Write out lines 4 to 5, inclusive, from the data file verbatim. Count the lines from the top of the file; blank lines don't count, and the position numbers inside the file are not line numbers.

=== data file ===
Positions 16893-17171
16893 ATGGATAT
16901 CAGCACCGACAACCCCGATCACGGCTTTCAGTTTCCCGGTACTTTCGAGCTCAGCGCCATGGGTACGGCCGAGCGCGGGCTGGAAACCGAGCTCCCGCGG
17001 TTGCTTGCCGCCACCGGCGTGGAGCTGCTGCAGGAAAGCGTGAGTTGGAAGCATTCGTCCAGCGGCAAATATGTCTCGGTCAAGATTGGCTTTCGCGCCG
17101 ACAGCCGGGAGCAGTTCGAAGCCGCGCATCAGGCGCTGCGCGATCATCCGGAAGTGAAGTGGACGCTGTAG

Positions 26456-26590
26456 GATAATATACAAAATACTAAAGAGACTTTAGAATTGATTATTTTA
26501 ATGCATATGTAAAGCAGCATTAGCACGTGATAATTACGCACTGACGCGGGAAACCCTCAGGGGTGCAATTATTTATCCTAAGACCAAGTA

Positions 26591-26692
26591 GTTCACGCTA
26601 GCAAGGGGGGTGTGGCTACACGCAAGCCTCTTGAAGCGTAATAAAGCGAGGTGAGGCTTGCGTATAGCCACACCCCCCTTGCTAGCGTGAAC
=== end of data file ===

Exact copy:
17001 TTGCTTGCCGCCACCGGCGTGGAGCTGCTGCAGGAAAGCGTGAGTTGGAAGCATTCGTCCAGCGGCAAATATGTCTCGGTCAAGATTGGCTTTCGCGCCG
17101 ACAGCCGGGAGCAGTTCGAAGCCGCGCATCAGGCGCTGCGCGATCATCCGGAAGTGAAGTGGACGCTGTAG